By Don Tagala, ABS CBN North America Bureau

May 15, 2013

Washington DC – If it were solely up to Filipino absentee voters in America, the top twelve candidates who will sit in the Philippine Senate, based on partial unofficial count would be: Chiz Escudero, Alan Peter Cayetano, Grace Poe, Loren Legarda, Koko Pimentel, Ramon Magsaysay Jr., Edgardo Angara, Richard Gordon, Risa Hontiveros, Antonio Trillanes, and Migs Zubiri.

First to arrive at the Special Board of Canvass (SBOC) in Washington DC is Consul Bong Carino who delivered election returns from 6 SBEI precints from the New York Consulate.

“This is precisely to ensure the security and safety and integrity of the election results coming from the different Consulates and their Jurisdiction,” Carino said.

Election Inspectors from 5 other consular posts from Honolulu, Chicago, Los Angeles, San Fancisco and Washington DC also turned in their respective returns.

SBOC Chief Shien Escoto Tesorero is tentatively scheduled to personally deliver all these canvassed returns to the Philippine Commission on Elections (COMELEC) in Manila on May 16th.

A total of 13976 Filipinos voted in the US & Caribbean out of 125,604 registered voters– a dismal voter turnout of 11%

SBOC’s Arlene Magno said this is not surprising as it was not a presidential election. What bothers her, however, is the fact that hundreds of ballots came in after the polls closed on Monday morning.

In New York alone, about 200 ballots were rendered invalid because it did not make the 6:59 AM absolute cut off time.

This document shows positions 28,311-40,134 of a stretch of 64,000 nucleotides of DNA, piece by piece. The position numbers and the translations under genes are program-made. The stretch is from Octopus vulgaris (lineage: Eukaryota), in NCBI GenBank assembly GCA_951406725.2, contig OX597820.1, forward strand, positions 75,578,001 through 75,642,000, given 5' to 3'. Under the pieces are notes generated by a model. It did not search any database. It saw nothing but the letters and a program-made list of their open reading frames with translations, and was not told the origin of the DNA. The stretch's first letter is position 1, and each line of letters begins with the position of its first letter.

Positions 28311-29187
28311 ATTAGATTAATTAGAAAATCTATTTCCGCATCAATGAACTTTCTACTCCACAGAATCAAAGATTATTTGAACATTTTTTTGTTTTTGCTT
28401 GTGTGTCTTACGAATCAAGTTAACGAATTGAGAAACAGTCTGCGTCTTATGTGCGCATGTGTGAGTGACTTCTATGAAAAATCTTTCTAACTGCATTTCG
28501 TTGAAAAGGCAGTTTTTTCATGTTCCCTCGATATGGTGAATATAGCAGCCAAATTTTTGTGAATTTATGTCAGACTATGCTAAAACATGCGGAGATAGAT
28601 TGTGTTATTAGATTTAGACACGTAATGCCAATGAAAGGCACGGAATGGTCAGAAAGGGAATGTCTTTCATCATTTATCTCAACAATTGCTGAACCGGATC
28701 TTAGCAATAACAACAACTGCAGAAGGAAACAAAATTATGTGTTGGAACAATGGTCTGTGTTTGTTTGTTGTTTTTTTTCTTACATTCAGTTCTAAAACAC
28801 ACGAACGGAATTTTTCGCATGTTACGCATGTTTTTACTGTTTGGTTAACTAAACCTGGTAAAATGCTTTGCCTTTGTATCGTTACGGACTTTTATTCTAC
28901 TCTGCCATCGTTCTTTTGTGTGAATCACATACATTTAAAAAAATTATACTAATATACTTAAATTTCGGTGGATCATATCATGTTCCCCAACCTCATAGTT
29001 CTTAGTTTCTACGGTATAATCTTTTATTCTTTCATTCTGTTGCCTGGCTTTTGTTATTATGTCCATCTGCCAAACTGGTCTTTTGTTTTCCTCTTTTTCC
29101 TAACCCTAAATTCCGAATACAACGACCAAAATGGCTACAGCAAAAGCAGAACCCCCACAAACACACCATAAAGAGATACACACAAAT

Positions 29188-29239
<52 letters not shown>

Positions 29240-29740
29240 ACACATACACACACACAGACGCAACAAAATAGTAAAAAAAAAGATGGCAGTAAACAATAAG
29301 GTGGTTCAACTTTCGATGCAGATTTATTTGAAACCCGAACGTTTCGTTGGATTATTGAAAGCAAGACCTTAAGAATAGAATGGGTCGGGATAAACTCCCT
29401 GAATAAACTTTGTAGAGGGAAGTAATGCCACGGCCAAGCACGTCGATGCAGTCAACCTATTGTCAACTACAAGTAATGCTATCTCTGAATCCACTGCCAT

“Maybe we should consider giving us abroad a longer time, you know, maybe not just 1 month, make it two months,” Magno said, “Let’s give them more time para siguro busy sa work, nakakaligtaan, sometimes nga delayed ang ballot.”

As an advocate for the use of internet technology to modernize overseas absentee voting, Hawaii Consul General Julius Torres is pushing for online or electronic voting to increase overseas voter turnout, especially in the 2016 presidential elections.

“Talagang dapat magtiwala tayo sa makabagong teknolohiya, na of course lalagyan din natin ng checks at ang pinakamahalaga ay pababain natin ang cost per overseas voter,” Torres said.

Vice Consul Ric Abejuela of the Philippine Consulate in Chicago added that online voting can also help solve the problem of lost ballots due to mislabeling or when a voter has moved to a new home.

“The next evolutionary step in overseas voting would be online voting,” Abejuela said, “Once you register, parang website yan eh, parang email yan like web-based email, kahit saan ka sa mundo as long as you have your password and your username you can log on.”

“In the US, I think you can pilot that here kasi almost everybody is online, so this is a good place to pilot, siyempre before you go worldwide,” Magno added.

There is a pending electronic online voting bill in the Philippine Congress and many consular officials who gathered at the Philippine Embassy in Washington DC believe that there is no reason why COMELEC should not explore this possibility in time for the 2016 presidential elections.

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  • simonjames
    25 June 2013 at 12:20 am - Reply

    Computerizing registration furthermore assists with the age-old difficulty of clerks having to decipher handwriting on forms topped up out with pen and paper. Computerized registration is one thing. As for actual online voting.